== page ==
As a contemporary visual artist working and living in San Diego county, I am always contemplating where and how my work can be exhibited.
Over the last several years I have had opportunities to be part of temporary public art exhibitions in downtown commercial buildings, private companies, restaurants, and the San Diego International Airport.
While these exhibits have provided good places to be seen in the area, I never really thought about these exhibitions as “public art.”
I pretty much took these shows for granted and in many ways, I may have been blinded by the traditional notions that “good art” should be seen in other venues like contemporary galleries, college and university galleries, museums, and hip nonprofit spaces.
I didn’t evaluate exhibition opportunities in the broadest sense and now that I have had time to reflect upon the past, I have learned some things.
One thing that has opened my eyes to the expansiveness of public art is the book I read called The Artists Guide to Public Art by Lynn Basa.
Lynn defines public art as “art that is seen anywhere people aren’t planning to have an art experience – parks, plazas, and public buildings but also hospitals, hotels, restaurants, and office building lobbies and corridors.”
Not only are these places that art can be shown, but I think there is a consciousness-raising experience for the general public when they are in the presence of art.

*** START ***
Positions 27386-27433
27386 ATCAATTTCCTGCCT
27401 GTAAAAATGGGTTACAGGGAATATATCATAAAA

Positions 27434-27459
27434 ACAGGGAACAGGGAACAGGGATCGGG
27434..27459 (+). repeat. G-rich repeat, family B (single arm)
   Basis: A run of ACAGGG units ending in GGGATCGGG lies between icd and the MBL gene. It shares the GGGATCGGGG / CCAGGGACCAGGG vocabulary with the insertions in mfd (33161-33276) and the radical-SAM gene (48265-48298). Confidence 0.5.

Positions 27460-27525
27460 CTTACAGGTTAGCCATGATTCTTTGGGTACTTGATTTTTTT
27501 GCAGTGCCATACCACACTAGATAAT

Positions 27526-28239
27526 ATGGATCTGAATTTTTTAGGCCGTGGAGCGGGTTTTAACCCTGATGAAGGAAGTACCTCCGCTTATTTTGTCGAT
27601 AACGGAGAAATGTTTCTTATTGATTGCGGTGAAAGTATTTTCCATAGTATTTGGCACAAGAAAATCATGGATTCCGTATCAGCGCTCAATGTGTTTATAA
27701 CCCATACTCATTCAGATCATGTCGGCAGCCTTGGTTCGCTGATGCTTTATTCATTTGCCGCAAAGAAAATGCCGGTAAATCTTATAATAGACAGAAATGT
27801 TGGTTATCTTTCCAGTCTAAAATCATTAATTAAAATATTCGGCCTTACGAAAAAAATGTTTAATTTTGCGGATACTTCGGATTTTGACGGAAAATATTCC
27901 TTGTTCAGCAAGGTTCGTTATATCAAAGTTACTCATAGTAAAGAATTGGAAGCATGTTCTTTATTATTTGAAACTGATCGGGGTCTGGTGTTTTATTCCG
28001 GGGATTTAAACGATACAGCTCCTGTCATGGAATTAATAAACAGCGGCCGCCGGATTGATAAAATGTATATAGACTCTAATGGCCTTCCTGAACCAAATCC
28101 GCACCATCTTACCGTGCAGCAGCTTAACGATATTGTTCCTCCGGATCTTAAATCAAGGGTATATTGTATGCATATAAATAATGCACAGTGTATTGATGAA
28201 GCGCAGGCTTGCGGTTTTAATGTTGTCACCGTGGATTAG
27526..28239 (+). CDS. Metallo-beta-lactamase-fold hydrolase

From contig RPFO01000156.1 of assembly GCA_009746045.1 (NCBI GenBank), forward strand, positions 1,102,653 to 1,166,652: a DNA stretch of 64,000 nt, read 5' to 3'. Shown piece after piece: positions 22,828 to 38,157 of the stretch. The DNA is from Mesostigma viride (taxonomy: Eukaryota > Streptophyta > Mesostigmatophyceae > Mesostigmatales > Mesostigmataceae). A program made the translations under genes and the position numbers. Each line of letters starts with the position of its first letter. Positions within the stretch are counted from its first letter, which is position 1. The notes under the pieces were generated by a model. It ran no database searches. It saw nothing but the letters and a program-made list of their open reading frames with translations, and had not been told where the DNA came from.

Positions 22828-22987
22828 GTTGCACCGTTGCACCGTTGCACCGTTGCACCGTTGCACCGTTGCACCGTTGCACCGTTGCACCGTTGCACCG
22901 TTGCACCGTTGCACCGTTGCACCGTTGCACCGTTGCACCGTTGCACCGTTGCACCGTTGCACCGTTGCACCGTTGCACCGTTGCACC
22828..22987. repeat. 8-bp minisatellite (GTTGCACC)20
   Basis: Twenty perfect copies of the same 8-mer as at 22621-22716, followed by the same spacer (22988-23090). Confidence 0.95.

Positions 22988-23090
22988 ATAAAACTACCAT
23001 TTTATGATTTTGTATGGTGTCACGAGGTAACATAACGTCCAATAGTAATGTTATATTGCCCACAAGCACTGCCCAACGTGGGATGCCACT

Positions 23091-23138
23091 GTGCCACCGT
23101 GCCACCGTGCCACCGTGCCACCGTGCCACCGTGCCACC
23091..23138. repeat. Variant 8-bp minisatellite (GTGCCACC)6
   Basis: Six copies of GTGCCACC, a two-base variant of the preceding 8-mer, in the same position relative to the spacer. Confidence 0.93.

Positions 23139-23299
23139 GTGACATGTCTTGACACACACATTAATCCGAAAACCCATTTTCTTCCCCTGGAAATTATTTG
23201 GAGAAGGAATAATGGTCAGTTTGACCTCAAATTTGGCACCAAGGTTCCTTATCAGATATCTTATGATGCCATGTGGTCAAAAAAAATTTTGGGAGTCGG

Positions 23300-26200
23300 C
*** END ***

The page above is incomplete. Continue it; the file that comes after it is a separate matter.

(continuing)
Maybe it’s the do-gooder social worker person in me – another profession in my past – but I truly believe that art improves the quality of life for those who experience it – that it feeds the human soul and for this, I feel that being an artist is an important way of contributing to society.
Don’t get me wrong, I feel validated as an artist when asked to do a show in a museum or college or university gallery, and that can be seductive – and in its own way is very important too – but if we as artists want to give something meaningful to our local and global communities, we have to step out beyond the borders of the art world.
Of course the “pay off” often times for being given the honor of creating a public art project, can be money and notoriety. Secondarily and equally important, is that it can also improve the experience people have in their day to day lives.
I have lived in the San Diego area for over 15 years and know there is a plethora of good artists here. I also believe that given the broadest of definitions of public art, there are many places our art can be seen and appreciated.
Exhibiting our art in public venues can give San Diego residents and visitors a taste of our culture, our history and the rich diversity of beliefs and ideas and the spirit of the overall community.